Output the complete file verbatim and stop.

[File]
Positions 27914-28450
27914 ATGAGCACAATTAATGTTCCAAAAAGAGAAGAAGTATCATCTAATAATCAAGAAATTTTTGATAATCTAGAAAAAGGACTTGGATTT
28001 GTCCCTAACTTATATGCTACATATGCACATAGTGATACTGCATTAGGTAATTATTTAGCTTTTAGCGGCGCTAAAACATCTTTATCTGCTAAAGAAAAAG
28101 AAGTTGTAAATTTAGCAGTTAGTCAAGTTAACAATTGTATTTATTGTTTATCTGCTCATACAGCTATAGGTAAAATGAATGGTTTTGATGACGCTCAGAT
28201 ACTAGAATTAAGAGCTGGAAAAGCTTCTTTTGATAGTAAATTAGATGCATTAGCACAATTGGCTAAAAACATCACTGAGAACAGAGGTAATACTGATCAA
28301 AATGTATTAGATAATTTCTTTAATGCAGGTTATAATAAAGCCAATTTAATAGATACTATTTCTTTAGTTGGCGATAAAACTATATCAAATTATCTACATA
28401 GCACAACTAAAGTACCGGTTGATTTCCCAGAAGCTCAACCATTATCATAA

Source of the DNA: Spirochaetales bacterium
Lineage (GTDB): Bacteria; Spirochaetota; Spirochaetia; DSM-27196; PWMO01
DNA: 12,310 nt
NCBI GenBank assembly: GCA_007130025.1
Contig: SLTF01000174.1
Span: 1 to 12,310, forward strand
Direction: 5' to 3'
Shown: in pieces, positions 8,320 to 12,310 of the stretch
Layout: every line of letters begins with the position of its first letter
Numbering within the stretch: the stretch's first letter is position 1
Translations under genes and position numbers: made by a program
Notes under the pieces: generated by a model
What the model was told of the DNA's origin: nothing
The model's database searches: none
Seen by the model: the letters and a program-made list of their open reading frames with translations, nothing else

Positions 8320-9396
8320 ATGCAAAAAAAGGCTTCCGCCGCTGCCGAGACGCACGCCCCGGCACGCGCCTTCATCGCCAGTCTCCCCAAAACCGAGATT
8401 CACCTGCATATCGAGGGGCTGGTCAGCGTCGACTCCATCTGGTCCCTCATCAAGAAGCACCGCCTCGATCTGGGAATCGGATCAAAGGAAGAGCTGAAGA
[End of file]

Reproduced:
Positions 27914-28450
27914 ATGAGCACAATTAATGTTCCAAAAAGAGAAGAAGTATCATCTAATAATCAAGAAATTTTTGATAATCTAGAAAAAGGACTTGGATTT
28001 GTCCCTAACTTATATGCTACATATGCACATAGTGATACTGCATTAGGTAATTATTTAGCTTTTAGCGGCGCTAAAACATCTTTATCTGCTAAAGAAAAAG
28101 AAGTTGTAAATTTAGCAGTTAGTCAAGTTAACAATTGTATTTATTGTTTATCTGCTCATACAGCTATAGGTAAAATGAATGGTTTTGATGACGCTCAGAT
28201 ACTAGAATTAAGAGCTGGAAAAGCTTCTTTTGATAGTAAATTAGATGCATTAGCACAATTGGCTAAAAACATCACTGAGAACAGAGGTAATACTGATCAA
28301 AATGTATTAGATAATTTCTTTAATGCAGGTTATAATAAAGCCAATTTAATAGATACTATTTCTTTAGTTGGCGATAAAACTATATCAAATTATCTACATA
28401 GCACAACTAAAGTACCGGTTGATTTCCCAGAAGCTCAACCATTATCATAA

Source of the DNA: Spirochaetales bacterium
Lineage (GTDB): Bacteria; Spirochaetota; Spirochaetia; DSM-27196; PWMO01
DNA: 12,310 nt
NCBI GenBank assembly: GCA_007130025.1
Contig: SLTF01000174.1
Span: 1 to 12,310, forward strand
Direction: 5' to 3'
Shown: in pieces, positions 8,320 to 12,310 of the stretch
Layout: every line of letters begins with the position of its first letter
Numbering within the stretch: the stretch's first letter is position 1
Translations under genes and position numbers: made by a program
Notes under the pieces: generated by a model
What the model was told of the DNA's origin: nothing
The model's database searches: none
Seen by the model: the letters and a program-made list of their open reading frames with translations, nothing else

Positions 8320-9396
8320 ATGCAAAAAAAGGCTTCCGCCGCTGCCGAGACGCACGCCCCGGCACGCGCCTTCATCGCCAGTCTCCCCAAAACCGAGATT
8401 CACCTGCATATCGAGGGGCTGGTCAGCGTCGACTCCATCTGGTCCCTCATCAAGAAGCACCGCCTCGATCTGGGAATCGGATCAAAGGAAGAGCTGAAGA